Day of action unites working people in St. Paul, nationwide

Hundreds rally at the Capitol in support of worker freedom and economic fairness, joining a nationwide Working People’s Day of Action.

Working people filled the Capitol rotunda in St. Paul today, celebrating their freedom to join together for a voice on the job and pledging to fight corporate attacks with urgency and solidarity.

“Unions are here for the common good,” former St. Paul teacher Mary Cathryn Ricker, now vice president of the American Federation of Teachers, told hundreds of people gathered for the Working People’s Day of Action. “And we are here for good.”

The rally in St. Paul was one of more than two dozen across the country highlighting the benefits of collective bargaining and the critical role union members play in their communities.

Anne Bipes, who works as a secretary in a west-metro school district, attended the rally with members of her union, Service Employees Local 284. She said strong unions mean more than “just pay and benefits” for workers like her.

“It’s about equity and justice within our society, about equality for working people,” Bipes explained.


The day of action comes two days before the U.S. Supreme Court will hear arguments in a lawsuit, bankrolled by corporate special interests, challenging the ability of Local 284 and other public sector employee unions to collect fair-share fees from workers they are legally required to represent.

The court’s conservative majority is likely to side with the plaintiff in Janus v. AFSCME Council 31, and the decision, expected as early as April, could make right-to-work conditions in the public sector the law of the land.

But public-sector workers aren’t cowering. They traveled in busloads to the Capitol, wore their union colors and carried signs vowing that no court ruling will keep them from joining together to fight for themselves and their communities.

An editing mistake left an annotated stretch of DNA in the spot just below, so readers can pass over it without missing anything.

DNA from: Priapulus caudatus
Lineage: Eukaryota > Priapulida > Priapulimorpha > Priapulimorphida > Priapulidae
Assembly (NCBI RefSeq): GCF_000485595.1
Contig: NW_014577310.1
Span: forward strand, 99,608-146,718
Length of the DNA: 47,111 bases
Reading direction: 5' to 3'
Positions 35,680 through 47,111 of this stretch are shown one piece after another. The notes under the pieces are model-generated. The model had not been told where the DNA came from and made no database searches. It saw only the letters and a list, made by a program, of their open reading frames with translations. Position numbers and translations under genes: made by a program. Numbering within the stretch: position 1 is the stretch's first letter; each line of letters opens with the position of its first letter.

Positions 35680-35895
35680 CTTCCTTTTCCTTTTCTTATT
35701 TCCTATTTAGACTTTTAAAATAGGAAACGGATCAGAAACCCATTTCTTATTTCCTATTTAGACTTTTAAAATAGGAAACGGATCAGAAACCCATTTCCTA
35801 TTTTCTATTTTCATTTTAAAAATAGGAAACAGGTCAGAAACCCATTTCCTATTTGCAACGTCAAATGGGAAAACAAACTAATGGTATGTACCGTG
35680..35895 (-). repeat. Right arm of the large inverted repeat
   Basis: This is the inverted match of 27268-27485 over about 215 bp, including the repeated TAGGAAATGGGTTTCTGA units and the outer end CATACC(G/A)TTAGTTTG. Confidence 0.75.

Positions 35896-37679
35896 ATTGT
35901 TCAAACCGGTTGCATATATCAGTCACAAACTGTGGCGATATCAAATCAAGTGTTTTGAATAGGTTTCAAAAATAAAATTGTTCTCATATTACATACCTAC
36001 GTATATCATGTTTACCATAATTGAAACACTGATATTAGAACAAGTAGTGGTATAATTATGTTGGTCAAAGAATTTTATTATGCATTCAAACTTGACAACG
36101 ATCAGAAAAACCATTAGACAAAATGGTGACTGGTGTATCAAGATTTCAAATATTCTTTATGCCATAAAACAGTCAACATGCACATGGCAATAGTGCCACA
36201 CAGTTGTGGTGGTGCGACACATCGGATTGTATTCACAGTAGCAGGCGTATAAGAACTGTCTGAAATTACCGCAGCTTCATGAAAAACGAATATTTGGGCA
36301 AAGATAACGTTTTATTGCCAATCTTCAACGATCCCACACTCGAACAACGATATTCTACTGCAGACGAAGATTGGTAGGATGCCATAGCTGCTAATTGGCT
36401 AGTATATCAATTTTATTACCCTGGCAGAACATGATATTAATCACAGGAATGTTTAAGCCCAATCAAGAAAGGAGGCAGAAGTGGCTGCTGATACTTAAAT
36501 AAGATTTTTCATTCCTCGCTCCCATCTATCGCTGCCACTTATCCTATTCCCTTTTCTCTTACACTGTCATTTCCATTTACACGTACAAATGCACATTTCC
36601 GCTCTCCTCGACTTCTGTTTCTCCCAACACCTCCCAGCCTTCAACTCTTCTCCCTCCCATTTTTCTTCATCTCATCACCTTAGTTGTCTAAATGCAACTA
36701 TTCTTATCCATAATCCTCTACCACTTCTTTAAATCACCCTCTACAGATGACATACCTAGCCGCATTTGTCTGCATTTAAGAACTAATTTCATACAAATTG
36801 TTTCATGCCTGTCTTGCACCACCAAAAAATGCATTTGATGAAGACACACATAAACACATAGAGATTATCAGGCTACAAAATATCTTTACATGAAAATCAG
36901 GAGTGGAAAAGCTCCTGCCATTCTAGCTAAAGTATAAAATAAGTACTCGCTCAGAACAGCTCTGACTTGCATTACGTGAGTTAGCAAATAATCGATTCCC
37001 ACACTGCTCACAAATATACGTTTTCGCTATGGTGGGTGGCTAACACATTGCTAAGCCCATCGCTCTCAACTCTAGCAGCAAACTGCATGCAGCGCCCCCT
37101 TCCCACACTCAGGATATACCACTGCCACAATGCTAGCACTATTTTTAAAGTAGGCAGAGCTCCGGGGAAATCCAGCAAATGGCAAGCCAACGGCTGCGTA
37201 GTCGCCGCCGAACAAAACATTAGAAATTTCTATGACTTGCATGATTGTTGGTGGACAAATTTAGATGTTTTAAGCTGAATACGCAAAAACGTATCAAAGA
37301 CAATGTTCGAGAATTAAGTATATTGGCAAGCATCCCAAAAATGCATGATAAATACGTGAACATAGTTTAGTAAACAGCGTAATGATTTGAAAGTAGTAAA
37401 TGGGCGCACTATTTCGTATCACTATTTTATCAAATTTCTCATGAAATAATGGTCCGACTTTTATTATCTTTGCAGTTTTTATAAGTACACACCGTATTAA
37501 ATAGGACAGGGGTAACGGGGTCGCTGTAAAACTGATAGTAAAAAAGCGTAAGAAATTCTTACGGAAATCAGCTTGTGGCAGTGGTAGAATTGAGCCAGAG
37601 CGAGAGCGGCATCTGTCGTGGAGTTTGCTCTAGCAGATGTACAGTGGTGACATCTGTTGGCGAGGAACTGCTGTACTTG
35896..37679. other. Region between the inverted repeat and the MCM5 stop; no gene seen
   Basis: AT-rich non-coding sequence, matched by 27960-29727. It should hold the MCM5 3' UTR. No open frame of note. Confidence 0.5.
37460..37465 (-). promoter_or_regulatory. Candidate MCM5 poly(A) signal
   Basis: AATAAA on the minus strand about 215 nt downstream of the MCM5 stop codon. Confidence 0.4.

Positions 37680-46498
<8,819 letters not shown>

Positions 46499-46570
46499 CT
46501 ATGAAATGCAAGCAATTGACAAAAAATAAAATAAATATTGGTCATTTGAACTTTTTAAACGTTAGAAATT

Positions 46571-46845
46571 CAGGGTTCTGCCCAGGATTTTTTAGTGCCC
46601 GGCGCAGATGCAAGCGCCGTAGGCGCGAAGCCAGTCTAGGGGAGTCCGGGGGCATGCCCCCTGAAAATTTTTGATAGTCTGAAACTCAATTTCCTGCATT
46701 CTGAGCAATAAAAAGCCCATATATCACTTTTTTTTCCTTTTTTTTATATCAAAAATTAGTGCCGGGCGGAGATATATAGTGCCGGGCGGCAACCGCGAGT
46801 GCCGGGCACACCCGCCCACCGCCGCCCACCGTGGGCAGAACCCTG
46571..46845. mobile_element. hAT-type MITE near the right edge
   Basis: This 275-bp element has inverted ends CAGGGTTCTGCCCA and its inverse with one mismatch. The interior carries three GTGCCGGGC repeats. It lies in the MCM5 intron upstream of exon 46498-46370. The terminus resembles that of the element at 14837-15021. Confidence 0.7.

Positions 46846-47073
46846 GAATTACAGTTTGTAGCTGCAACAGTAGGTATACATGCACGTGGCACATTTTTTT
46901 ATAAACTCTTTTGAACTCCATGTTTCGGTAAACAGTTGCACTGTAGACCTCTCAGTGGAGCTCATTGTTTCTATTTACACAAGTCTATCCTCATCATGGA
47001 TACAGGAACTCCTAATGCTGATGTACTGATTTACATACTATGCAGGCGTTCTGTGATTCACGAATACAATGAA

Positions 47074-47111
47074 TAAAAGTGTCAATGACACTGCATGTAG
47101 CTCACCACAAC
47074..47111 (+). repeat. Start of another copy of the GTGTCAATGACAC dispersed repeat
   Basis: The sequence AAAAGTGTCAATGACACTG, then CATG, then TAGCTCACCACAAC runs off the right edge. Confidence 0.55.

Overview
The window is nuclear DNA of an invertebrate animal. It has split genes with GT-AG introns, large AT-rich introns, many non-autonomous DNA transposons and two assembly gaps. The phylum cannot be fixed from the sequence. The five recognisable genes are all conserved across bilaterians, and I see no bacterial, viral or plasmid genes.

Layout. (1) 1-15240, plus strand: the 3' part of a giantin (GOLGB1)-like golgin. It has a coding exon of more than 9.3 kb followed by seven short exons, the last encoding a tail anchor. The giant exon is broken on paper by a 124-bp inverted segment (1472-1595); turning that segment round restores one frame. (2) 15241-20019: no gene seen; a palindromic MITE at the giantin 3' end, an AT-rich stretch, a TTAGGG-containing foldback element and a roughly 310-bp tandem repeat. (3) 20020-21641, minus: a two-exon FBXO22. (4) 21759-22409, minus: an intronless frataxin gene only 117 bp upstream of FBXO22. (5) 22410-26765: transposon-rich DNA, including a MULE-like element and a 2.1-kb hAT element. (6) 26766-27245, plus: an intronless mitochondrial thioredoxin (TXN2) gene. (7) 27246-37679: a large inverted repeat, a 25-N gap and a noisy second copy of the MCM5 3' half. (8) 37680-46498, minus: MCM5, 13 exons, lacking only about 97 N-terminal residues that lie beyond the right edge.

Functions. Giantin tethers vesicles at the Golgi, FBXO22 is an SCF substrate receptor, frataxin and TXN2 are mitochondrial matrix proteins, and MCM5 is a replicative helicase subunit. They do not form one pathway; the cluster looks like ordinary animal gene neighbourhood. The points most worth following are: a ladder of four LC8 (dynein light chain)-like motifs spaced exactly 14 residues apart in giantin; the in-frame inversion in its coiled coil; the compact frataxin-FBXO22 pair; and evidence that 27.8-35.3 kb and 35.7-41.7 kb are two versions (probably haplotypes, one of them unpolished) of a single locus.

Jim Glazer, a teacher in the South Washington County Schools and member of Education Minnesota, joined the rally to be “part of the energy” fueling actions across the country today.

“Janus is really going to test our unions’ ability to stick together,” he said. “That’s the point of it, to drag us apart. But we have a common cause here: workers’ rights and freedoms.”

Public-sector workers aren’t standing alone either. Private sector union members bolstered their ranks at the Capitol, as did allies from immigrant rights groups, faith organizations and the business community.

“What affects public workers will affect all workers,” said Deb Haugen, a registered nurse at Children’s Hospital in Minneapolis and member of the Minnesota Nurses Association. “For many years unions have set the standard for conditions in the workplace. If our voice is weaker, it’s not only going to be felt by union workers, but by all of us.”

Wendy Anderson, a Century Link retiree who remains active in her union, Local 7201 of the Communications Workers of America, said the landscape for unions is changing, but she thinks working people are up to the test.

“It doesn’t matter if you’re in the same union as me,” Anderson said. “We’re brothers and sisters, and we support each other.”

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